The oxygen uptake and energy charge under hypoxia and anoxia of excised plant roots from flood-tolerant and flood-sensitive species
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A study is presented of two aspects of plant adaptation to soil waterlogging. The first part of this study is an investigation into the relation between the uptake of oxygen by plant root tips and the external concentration of oxygen. A range of plant species was collected and grown in the glasshouse in both flooded and unflooded sand cultures. Experiments were carried out on these plants after at least one month's growth in the glasshouse, and also on plants collected from the wild without any pre-treatment in the glasshouse. Oxygen uptake measurements were carried out using excised root apices in a Rank Memebrane Oxygen Electrode assembly. It was found in nearly all experiments that the rate of oxygen uptake was highly dependent on the external oxygen concentration in both flood-tolerant and flood-sensitive species. Samples which had been grown in a flooded sand culture, however, were less dependent on the supply of external oxygen than those which had been grown in an unflooded sand culture These results were interpreted with the aid of a simple mathematical model of oxygen uptake in a plant root apex. The model was designed to predict the relation between oxygen uptake rate and the external concentration of oxygen for roots with different porosities, different rates of uptake and possessing respiratory systems with different affinities for oxygen. Using this model, it was found that a normal plant root apex, in which the respiratory systems have a high affinity for oxygen and in which the presence of intercellular air spaces allows a rapid radial movement of oxygen, should exhibit a rate of oxygen uptake which is largely independent of the external concentration of oxygen. Prom this prediction and from theoretical calculations on the movement of oxygen within individual root cells, it was concluded that the high dependence of oxygen uptake on external oxygen concentration which was found in the experiments was largely an artefact resulting from flooding of the intercellular air spaces under the in vitro conditions of the experiments. Affinity for oxygen and the ability to maintain high rates of oxygen uptake under conditions of low oxygen availability are not therefore considered to be criteria by which flood-tolerant and flood-intolerant species can be distinguished. The second part of this study was an investigation into the energy relations of excised plant root systems, by the measurement of ATP/ADP ratios under anoxia. Root systems were harvested from plants which had previously been grown under a flooded or an unflooded sand culture regime in the glasshouse, and were incubated under nitrogen gas in deoxygenated phosphate buffer for up' to 4 hours. Control samples were incubated in air-saturated buffer under an atmosphere of air. It was found that ATP/ADP ratios were lower when the excised root systems were incubated under nitrogen than when they were incubated in an aerobic environment. However, the values obtained suggest a higher energy charge in the root tissues under anoxia than has generally been reported by other workers. No difference was found between flood-tolerant and flood-sensitive species, but it is pointed out that since the experiments did not measure the total size of the adenylate pool, such differences may have been overlooked. It is suggested that energy charge measurements may be more useful as a general indication of the metabolic activity within the root tissue rather than as a criterion for distinguishing flood tolerant and flood intolerant plant species.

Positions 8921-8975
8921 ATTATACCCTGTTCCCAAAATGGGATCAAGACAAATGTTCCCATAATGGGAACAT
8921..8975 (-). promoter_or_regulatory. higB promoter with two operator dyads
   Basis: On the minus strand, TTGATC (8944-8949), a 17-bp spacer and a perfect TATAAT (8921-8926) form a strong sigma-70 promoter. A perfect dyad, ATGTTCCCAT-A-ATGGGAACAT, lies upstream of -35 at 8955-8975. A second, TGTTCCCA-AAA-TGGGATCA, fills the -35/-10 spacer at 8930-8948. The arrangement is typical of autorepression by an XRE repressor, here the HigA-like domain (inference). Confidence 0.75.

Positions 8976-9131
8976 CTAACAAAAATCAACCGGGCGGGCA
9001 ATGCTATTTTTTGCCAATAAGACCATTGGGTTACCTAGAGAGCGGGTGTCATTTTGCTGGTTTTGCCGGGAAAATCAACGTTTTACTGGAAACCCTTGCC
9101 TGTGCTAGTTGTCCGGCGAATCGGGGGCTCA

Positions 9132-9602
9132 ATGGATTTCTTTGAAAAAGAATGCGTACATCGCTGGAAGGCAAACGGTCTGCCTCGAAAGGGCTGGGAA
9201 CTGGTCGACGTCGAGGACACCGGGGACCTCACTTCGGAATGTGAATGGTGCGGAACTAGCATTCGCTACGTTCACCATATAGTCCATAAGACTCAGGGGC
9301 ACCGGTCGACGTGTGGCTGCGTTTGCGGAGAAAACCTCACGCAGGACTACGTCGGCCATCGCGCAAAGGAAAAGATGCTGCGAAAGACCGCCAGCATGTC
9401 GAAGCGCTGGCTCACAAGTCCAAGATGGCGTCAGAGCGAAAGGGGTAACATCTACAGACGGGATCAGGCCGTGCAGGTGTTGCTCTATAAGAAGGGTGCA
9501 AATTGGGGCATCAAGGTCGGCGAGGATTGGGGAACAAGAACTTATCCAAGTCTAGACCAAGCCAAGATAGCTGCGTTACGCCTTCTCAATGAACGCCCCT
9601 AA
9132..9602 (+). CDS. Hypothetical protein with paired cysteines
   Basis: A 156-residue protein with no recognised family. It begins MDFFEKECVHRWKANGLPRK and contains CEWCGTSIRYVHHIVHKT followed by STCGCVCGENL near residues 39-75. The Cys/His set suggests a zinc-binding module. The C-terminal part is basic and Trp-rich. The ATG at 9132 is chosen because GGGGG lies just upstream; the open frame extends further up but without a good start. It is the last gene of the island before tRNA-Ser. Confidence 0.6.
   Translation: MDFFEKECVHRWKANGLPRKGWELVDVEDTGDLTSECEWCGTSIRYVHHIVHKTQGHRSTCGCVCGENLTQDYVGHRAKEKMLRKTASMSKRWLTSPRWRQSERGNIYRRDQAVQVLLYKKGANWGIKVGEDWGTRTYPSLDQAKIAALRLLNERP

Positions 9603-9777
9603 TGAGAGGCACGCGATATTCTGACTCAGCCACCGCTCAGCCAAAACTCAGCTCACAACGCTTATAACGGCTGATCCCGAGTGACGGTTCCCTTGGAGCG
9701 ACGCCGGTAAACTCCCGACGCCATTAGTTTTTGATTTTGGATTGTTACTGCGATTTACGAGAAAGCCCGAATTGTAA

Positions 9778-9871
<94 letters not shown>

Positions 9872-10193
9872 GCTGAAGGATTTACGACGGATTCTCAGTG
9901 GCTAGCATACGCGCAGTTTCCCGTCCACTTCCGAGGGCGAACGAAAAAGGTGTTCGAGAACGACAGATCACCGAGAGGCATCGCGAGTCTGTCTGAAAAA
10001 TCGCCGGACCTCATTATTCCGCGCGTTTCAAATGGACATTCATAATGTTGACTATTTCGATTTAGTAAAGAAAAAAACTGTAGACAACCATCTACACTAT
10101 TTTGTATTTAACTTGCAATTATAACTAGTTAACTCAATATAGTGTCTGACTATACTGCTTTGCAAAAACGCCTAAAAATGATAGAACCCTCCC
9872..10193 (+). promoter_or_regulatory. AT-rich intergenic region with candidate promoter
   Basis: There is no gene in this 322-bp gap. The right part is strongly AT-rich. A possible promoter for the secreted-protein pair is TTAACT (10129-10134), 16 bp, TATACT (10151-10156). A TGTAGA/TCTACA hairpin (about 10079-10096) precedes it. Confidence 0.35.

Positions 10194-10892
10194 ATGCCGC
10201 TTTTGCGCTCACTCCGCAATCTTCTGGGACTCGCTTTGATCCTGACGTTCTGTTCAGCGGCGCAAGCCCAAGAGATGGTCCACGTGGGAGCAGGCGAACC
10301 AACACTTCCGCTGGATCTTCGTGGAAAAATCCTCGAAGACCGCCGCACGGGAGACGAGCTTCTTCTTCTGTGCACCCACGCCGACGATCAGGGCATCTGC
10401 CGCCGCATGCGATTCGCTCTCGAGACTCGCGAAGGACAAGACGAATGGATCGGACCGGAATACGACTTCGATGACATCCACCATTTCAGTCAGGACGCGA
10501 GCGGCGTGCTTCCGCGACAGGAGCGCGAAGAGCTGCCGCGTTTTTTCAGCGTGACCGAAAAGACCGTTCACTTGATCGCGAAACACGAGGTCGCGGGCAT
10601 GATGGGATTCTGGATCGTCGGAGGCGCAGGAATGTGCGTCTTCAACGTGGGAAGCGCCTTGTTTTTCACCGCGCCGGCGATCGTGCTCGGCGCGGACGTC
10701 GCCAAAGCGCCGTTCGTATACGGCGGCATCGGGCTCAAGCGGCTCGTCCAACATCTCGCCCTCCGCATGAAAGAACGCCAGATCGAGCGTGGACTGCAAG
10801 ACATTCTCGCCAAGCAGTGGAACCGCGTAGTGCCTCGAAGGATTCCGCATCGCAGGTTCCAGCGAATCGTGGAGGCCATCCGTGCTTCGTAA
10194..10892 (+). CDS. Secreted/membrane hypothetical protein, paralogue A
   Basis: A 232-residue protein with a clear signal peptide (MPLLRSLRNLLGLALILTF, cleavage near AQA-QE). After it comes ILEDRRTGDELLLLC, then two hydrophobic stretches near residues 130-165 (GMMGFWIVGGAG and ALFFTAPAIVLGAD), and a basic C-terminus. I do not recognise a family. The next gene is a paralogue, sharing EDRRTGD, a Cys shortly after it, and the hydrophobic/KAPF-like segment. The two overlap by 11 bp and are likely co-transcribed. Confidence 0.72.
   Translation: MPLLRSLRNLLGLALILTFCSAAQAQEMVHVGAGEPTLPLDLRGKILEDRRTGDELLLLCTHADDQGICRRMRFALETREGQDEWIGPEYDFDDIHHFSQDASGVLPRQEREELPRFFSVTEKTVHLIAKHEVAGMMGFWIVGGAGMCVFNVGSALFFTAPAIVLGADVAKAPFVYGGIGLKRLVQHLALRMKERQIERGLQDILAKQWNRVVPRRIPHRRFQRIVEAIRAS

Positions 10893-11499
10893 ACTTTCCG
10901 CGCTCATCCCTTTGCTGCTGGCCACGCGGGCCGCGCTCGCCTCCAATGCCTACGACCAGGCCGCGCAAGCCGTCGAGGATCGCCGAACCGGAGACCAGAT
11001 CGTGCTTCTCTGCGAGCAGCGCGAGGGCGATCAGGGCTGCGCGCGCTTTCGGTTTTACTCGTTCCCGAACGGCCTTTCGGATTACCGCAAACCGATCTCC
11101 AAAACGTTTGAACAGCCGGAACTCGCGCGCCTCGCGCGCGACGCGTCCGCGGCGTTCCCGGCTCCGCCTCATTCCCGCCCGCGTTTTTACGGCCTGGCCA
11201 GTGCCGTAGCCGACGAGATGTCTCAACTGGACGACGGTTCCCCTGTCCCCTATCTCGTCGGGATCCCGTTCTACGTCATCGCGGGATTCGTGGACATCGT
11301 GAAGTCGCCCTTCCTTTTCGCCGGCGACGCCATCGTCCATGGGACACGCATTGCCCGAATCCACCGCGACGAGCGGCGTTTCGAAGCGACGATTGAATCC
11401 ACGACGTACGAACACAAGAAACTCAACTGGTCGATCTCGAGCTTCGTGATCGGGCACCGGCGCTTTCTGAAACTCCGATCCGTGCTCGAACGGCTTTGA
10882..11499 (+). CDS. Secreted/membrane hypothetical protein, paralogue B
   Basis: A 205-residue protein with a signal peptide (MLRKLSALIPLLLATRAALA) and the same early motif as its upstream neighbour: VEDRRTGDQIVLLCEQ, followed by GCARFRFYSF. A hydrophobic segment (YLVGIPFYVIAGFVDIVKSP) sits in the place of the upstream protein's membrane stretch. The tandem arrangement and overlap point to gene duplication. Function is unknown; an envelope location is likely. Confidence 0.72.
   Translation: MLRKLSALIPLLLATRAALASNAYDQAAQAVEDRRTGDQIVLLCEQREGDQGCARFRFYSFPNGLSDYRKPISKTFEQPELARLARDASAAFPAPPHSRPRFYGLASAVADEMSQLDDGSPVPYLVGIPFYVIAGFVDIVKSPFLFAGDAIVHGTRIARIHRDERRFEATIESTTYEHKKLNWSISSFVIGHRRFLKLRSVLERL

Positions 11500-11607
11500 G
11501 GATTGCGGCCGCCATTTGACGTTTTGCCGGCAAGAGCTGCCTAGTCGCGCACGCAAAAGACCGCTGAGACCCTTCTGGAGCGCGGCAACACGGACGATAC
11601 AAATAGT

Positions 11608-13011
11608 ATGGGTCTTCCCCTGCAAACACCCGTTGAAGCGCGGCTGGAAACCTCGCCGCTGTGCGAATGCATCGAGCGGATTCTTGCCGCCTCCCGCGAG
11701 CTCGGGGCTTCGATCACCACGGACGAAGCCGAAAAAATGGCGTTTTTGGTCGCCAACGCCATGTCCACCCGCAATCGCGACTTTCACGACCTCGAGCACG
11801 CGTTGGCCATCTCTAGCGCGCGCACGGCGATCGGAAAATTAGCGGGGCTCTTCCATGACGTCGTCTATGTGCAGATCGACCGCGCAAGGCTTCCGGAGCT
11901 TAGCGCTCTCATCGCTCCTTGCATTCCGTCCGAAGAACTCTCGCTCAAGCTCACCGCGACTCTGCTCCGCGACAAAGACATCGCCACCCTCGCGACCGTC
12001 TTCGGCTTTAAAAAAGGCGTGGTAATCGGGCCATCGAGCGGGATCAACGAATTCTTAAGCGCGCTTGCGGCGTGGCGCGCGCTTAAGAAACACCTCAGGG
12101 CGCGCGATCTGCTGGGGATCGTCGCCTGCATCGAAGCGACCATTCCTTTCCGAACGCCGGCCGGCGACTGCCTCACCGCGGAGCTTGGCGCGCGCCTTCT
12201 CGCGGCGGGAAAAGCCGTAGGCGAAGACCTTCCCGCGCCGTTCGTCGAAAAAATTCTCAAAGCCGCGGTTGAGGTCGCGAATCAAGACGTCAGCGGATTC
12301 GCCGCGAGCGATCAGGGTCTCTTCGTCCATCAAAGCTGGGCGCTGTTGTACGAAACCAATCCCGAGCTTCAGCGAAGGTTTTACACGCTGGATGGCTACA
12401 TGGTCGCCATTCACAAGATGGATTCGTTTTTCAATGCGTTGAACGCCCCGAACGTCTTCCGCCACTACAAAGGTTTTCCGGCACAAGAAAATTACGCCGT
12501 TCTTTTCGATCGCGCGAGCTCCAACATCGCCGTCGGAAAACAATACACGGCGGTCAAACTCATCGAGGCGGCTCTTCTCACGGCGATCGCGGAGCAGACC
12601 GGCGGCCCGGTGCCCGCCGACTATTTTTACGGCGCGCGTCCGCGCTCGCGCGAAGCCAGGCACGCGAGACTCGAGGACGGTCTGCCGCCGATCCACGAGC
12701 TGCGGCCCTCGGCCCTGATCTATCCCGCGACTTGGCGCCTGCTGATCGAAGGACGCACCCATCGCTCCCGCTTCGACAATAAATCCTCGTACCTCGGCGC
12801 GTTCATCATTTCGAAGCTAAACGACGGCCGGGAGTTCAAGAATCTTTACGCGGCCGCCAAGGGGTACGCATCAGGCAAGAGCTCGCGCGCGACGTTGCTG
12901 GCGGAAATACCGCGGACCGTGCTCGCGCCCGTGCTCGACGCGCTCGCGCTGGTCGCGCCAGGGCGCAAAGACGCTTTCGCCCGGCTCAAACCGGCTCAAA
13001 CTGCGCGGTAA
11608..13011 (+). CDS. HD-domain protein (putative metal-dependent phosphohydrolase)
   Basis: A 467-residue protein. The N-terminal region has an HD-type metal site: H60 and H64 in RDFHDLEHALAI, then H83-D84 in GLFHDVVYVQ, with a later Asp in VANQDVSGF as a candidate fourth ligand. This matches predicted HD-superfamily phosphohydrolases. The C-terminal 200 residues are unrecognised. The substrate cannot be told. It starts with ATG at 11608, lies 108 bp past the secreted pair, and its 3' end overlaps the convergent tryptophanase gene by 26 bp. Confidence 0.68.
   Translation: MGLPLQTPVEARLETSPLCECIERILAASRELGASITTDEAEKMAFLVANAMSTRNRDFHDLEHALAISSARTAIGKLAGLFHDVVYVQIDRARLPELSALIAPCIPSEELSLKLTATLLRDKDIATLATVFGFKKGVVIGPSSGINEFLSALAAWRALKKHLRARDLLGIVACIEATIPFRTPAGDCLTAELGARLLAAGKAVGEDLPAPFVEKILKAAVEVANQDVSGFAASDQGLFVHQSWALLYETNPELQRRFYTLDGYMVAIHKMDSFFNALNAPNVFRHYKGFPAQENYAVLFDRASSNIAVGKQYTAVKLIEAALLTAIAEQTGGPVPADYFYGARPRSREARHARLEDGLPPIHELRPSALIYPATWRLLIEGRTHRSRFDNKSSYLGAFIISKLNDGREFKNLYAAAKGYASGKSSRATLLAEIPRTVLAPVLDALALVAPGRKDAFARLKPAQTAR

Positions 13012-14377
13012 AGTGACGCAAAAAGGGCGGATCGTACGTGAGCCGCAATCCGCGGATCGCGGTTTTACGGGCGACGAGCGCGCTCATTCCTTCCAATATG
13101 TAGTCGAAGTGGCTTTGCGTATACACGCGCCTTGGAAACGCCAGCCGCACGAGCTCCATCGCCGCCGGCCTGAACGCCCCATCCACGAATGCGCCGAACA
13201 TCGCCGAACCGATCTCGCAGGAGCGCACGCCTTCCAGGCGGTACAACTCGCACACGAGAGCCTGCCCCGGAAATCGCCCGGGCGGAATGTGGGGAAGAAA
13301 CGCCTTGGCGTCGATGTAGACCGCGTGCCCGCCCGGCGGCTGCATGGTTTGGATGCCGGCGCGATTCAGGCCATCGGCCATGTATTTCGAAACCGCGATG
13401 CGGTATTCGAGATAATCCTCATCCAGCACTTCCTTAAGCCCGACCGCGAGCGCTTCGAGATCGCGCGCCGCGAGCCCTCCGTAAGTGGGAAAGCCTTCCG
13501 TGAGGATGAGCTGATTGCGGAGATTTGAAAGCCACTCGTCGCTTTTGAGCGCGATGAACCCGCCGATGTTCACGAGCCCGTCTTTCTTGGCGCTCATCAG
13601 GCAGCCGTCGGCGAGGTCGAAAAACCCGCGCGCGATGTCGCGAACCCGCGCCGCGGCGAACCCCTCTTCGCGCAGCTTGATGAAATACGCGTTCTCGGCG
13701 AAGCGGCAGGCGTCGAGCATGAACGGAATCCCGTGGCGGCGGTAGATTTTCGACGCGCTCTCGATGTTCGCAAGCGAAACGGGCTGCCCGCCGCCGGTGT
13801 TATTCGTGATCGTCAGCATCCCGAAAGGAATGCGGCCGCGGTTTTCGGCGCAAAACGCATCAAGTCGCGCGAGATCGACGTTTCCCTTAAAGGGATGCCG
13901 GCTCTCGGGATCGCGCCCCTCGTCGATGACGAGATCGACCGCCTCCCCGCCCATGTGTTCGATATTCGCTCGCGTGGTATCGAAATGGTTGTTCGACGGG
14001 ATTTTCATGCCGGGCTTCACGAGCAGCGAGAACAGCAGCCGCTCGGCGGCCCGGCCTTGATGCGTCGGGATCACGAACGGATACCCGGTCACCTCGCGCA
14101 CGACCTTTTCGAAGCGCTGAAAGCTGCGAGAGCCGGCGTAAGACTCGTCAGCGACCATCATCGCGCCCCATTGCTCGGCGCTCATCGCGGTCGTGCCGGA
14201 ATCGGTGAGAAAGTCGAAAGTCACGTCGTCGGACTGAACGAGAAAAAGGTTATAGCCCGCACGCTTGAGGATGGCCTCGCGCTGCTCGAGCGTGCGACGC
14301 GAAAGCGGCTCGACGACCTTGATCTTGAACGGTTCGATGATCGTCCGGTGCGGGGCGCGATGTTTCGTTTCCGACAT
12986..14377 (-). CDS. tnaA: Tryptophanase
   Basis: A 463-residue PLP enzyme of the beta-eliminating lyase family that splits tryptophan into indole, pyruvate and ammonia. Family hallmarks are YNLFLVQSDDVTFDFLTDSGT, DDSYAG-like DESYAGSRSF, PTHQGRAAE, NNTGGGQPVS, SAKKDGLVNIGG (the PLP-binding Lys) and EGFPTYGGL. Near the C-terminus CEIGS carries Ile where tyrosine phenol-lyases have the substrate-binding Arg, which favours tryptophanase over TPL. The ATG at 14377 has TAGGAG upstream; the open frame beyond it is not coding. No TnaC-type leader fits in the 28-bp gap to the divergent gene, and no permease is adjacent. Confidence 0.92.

Thesis, MSc Master of Science
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